MUNE That’s right, if you ask me. Anyway, I liked dubbing. I liked it more than watching movies (laughs). So when I was in the eighth grade, I opened a video rental shop in the school. I would write down the lineup in the student handbook, show it to my friends, and rent it out for 50 yen a piece.
Wow, that’s some business spirit! I wonder if I should write this story. I don’t know if I should write about this, but the statute of limitations has run out.
MUNE So I collected a lot of dubbed cassettes, but by the time I was in the third grade, I decided that I wanted to have at least one properly packaged video. But at the time, videos were expensive.
─ That’s right. A movie cost about 15,000 yen.
MUNE I couldn’t afford it, so I gave up, but then rental copies gradually became available, and I bought “Beverly Hills Cop 2” for about 2,980 yen. It was 16,000 yen, but now it’s 10,500 yen. It was 16,000 yen, but now it’s 10,500 yen. When I think about it now, it’s expensive. So I bought “The Untouchables” with my New Year’s gift.
It’s a masterpiece by Brian De Palma.
MUNE When I saw the videos of “Beverly Hills Cop 2” and “Untouchable” side by side, I wanted them even more.
Oh, no, that’s not good. It’s a good incentive, isn’t it? So that’s where I ended up with this Valentine’s Day wall (laughs). (laughs) What was the first film that made you fall in love with movies?
MUNE Well, I don’t know. I don’t know… I think it was when I was shown “Dead Man’s Clothes” at a friend’s house.
That must have been a shock to you.
MUNE I had seen the movie before, but at that time I thought, “This is it! I thought, “This is it! And my friend said, “There’s something great! I felt gerala because my friend brought it to me.
I was a little jealous that my friend brought it to me.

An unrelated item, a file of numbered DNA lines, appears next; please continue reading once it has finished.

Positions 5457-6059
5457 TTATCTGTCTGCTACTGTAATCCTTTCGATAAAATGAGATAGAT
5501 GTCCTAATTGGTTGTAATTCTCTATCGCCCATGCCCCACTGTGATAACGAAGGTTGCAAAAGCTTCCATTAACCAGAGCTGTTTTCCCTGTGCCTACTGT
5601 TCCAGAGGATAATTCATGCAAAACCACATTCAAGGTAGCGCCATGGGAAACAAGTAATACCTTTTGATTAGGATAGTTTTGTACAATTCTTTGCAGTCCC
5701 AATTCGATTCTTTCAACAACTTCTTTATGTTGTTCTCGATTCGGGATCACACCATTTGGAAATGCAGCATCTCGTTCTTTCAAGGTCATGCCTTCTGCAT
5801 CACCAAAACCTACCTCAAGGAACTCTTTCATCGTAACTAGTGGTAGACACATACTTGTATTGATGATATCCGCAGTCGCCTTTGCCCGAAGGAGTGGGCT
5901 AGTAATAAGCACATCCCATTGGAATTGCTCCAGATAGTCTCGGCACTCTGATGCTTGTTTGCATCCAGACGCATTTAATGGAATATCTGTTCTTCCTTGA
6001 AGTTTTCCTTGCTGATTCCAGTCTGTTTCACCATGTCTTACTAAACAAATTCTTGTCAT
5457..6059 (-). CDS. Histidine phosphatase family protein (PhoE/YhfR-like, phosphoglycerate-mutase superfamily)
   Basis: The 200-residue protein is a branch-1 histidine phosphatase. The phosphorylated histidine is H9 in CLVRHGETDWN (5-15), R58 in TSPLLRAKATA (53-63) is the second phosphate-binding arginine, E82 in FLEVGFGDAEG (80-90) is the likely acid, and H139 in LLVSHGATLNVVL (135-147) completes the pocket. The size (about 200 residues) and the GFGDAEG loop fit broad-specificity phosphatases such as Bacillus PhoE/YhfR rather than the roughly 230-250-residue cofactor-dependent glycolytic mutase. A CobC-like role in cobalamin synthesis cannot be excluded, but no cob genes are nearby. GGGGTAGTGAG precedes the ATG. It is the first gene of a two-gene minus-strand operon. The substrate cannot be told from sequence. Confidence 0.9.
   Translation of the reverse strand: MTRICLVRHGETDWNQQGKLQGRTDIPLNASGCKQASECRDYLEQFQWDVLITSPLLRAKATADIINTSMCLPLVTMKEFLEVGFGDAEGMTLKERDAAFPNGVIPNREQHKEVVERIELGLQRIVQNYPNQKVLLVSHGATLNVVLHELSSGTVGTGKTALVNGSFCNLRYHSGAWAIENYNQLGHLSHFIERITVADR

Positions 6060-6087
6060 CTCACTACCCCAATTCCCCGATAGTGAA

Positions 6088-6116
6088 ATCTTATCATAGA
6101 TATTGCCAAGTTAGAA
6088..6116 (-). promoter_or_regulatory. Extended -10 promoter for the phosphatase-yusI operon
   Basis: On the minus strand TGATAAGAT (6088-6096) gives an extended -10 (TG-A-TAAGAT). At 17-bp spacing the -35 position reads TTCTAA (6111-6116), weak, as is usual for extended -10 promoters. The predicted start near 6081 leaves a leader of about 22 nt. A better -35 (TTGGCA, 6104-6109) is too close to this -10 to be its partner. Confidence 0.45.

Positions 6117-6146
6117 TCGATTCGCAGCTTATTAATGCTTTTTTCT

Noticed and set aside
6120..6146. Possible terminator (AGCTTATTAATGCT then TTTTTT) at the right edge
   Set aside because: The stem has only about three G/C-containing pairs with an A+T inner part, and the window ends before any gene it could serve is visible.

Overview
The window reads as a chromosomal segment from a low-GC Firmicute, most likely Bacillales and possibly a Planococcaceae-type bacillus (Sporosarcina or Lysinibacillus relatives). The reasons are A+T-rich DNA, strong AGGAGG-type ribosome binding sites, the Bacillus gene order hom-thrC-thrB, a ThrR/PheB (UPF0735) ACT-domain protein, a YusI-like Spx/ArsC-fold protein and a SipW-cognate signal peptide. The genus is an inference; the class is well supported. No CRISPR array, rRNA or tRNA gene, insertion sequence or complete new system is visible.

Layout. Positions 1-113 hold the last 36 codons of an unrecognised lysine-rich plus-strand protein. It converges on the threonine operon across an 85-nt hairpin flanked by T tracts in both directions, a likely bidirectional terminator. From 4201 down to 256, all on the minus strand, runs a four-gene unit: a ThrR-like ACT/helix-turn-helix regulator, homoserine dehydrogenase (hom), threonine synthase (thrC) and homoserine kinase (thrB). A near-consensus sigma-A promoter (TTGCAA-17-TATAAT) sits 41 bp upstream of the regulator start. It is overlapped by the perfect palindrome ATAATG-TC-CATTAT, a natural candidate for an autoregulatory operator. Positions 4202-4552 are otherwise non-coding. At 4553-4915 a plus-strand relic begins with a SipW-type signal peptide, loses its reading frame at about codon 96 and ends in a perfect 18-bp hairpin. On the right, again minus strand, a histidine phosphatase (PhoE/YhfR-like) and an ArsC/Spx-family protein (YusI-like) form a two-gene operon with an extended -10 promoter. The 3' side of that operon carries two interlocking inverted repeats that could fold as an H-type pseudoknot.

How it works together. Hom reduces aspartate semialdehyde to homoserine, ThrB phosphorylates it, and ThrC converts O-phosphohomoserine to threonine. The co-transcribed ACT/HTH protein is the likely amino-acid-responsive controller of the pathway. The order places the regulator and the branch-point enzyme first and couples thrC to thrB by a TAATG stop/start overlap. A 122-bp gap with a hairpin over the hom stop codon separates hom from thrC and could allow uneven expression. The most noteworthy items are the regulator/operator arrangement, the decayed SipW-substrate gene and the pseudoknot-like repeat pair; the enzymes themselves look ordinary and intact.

MUNE I thought that was always my role! I thought that was always my role! I was so frustrated because I felt like I had fallen behind. That’s why I worked so hard to find “Werewolf American,” “A Nightmare on Elm Street,” and “The Devil’s Poisonous Monster. It’s funny to say that I found them (laughs).
(laughs) Well, I mean I was the first among my friends to discover them.
A loose cap collection
MUNE By the way, when I read Tomisawa-san’s book (*”Infinite Bookshelf: A Collection Theory for the Age of Letting Go”, Chikuma Bunko), I thought I’d like to collect something too, so I’ve decided to loosely collect hats. I have a rule that I only buy hats when I go abroad.
That’s good. The collection becomes more interesting when you set rules.
MUNE That’s why I don’t have that many. I also buy fake items if I think they are interesting. This is the one I bought when I went to Korea. ……
Hahaha, Pop Yoshimura!
MUNE Yoshimura (*Yoshimura Japan is a motorcycle accessory manufacturer. (*Yoshimura Japan is a motorcycle accessories manufacturer, and their logo stickers are very popular among riders.
It’s only red and white.
MUNE I thought it was cool. This orange one is the Hanwha Eagles of Korea. Also, the fake Texaco cap was bought in Korea. When I make a rule to buy something overseas, I have to buy something even if it’s just something weird.
This JA has embroidered on it …… “Nara Rice”. Where do you buy a cap from the Nara Agricultural Cooperative?
MUNE Malaysia. I do this kind of loose collection.
T ─ Well, this is an unexpectedly good collection.
T-shirts have become a part of the collection.
How many new items does Hardcore Chocolate release each year?
MUNE I design a T-shirt about every three days, so that’s about 100 titles a year.